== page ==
The Run of Play is a blog about
the wonder and terror of soccer.
We left the window open during a match in October 2007 and a strange wind blew into the room.
Now we walk the forgotten byways of football with a lonely tread, searching for the beautiful, the bewildering, the haunting, and the absurd.
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The text of today’s lesson is two styles of game-management, both of which you’ll need if you’re going to make it in this business we call football. Sometimes, the slightest tactical adjustments can make the difference between winning and not winning. Other times, you just have to ignore the sliders and put your trust in your players.
An example of the first kind of match: Pro Vercelli’s recent 1-0 away win over Lumezzane. We were dealing with a couple of key injuries and Lumezzane were strong at home, so I put in a slow, compact, defensive scheme with an emphasis on counterattacking. I’ve been lining up Messi of Waidhofen-Ybbs as a ball-holding support striker, telling him to drop back into the hole and use his height (he’s 6’2″), touch, and strength to control the ball while Ibáñez gets forward. As a way of both clearing the ball and of trying to get a cheap goal, I’d set our goalkeeper’s distribution to “long kick” and told him to aim for Messi, which led to a lot of pitch-stretching long balls being sent in his direction.
As the game wore on, I noticed that the defense was collapsing on him and making it hard for him to control the ball, which he was pretty thoroughly failing to do. In the dying minutes of the game, staring at a dispiriting goalless draw, I told the goalkeeper to try the long kick to Ibáñez instead. And in the 94th minute, I was rewarded with this:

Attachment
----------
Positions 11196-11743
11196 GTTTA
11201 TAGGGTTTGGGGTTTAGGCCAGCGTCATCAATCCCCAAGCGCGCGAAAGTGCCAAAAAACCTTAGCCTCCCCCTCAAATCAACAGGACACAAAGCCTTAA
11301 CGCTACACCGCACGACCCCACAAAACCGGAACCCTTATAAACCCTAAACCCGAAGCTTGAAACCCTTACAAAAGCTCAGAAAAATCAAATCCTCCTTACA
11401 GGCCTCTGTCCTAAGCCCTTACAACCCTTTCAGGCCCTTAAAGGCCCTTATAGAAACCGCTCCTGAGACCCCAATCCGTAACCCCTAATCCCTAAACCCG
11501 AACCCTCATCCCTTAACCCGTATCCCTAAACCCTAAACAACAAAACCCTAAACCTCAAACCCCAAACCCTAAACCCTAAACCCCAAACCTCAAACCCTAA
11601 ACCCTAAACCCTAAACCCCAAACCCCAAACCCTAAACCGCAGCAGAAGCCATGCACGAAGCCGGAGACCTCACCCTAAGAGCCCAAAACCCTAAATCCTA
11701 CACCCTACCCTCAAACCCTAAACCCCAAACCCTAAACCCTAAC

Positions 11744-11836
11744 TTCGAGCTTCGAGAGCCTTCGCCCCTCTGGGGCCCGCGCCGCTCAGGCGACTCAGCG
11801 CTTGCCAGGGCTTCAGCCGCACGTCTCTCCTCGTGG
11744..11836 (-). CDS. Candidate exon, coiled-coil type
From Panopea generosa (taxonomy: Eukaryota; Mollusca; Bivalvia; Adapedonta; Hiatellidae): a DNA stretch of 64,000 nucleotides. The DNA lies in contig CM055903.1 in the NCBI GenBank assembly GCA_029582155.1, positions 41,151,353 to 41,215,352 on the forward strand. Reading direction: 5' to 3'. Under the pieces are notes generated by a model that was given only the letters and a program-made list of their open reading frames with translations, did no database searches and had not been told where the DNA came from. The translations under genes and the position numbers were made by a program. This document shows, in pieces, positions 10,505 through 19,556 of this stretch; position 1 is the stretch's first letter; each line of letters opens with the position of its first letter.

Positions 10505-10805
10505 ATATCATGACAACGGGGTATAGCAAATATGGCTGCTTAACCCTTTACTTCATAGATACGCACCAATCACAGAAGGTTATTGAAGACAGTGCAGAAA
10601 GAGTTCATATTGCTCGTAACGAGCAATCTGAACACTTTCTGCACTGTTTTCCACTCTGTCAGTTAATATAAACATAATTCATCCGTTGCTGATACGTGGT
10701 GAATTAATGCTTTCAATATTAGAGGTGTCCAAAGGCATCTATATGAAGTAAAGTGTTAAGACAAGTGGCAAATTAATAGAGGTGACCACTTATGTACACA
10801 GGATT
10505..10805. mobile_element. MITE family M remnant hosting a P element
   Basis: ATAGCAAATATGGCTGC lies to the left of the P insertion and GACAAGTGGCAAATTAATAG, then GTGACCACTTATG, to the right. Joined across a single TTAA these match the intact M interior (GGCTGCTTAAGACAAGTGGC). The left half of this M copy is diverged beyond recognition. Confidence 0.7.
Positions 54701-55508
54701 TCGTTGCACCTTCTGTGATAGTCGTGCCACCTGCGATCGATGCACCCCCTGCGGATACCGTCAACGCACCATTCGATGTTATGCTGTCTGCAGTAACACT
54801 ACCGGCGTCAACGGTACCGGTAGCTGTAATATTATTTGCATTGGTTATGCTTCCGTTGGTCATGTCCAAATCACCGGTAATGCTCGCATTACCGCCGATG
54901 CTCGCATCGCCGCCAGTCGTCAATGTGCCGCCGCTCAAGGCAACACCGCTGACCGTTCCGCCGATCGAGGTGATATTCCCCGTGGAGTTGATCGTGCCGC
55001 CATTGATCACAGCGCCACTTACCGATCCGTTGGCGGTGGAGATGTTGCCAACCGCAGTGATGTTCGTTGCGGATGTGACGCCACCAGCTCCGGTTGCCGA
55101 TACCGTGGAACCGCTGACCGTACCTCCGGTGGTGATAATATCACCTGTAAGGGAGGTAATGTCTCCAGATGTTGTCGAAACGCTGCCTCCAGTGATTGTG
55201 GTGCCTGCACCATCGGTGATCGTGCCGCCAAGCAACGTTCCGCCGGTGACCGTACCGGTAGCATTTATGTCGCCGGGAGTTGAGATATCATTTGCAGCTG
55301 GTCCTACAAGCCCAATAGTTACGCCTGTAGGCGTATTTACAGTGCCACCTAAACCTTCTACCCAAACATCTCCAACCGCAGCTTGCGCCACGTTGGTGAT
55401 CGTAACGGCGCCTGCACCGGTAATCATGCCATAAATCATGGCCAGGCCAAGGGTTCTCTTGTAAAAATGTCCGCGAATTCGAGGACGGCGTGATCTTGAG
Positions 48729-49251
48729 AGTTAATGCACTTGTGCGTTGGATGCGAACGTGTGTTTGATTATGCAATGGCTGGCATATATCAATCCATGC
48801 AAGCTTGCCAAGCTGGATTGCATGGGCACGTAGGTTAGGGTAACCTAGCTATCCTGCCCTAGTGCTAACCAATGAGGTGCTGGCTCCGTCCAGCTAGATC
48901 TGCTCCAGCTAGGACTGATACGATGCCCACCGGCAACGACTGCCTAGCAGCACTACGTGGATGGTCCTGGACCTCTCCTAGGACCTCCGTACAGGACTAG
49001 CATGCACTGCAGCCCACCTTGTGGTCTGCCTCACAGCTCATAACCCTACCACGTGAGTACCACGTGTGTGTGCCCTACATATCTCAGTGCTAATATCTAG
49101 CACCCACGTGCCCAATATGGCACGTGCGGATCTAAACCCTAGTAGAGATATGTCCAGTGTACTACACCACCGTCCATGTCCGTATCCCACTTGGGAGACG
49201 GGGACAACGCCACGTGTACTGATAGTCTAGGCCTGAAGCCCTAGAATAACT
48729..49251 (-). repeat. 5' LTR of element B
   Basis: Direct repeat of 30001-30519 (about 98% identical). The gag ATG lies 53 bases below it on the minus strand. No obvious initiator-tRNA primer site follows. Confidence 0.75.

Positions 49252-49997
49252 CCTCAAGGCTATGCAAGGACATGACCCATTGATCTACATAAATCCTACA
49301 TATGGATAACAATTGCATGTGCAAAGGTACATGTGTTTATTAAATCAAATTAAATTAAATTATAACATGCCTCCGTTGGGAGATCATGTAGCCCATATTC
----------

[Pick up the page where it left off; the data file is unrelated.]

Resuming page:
And we snuck away with the vital 1-0 win.
Other times, though, you just have to hope that you’ve prepared your players for the big moments and put your faith in them. I told you before about our new striker Luca Neri, the veteran plagued by crippling self-doubt. (His personality is actually listed as “Low Self-Belief.”) We were playing Vicenza in the second round of the Serie C Cup. Vicenza had just been relegated from Serie B and had pushed us around when we played them in a league match at their home stadium. Now we had them in the Silvio Piola, but Ibáñez was out for a month with a twisted knee, and Neri was making one of his first starts.
We took a quick 1-0 lead through our left-back, Ficarelli. But Vicenza equalized before half-time, then took a 2-1 lead shortly after the break. I thought about making some adjustments, but for some reason I sensed that things were starting to turn in our favor. Then, in the last minutes of the match, Luca Neri, whose confidence I’d been steadily trying to build in our team talks, decided he didn’t want to lose.
Here’s the highlight clip from the wild 4-3 extra-time game that followed:
The season’s going well in general. We’re into December and sitting in fourth place after our weeks-long stretch in second was broken by a draw at third-placed Venezia. But we’re tied on both points (33) and goal differential (+11) with the teams in third and second, and only a point behind Rimini (a team we’ve beaten in both the league and the cup) in first place. Ibáñez is fully awake and blazing through a tremendous, 2009-like year (12 goals in 20 matches), and Messi of Waidhofen/Ybbs has been almost as good (10 in 19). I don’t think we’ve really gelled yet, either. We’ll see what happens after the winter break, when, with any luck, our new signings will start to get the hang of belonging to the greatest club in the world.
by Brian Phillips · February 9, 2009[contact-form 5 'Email form']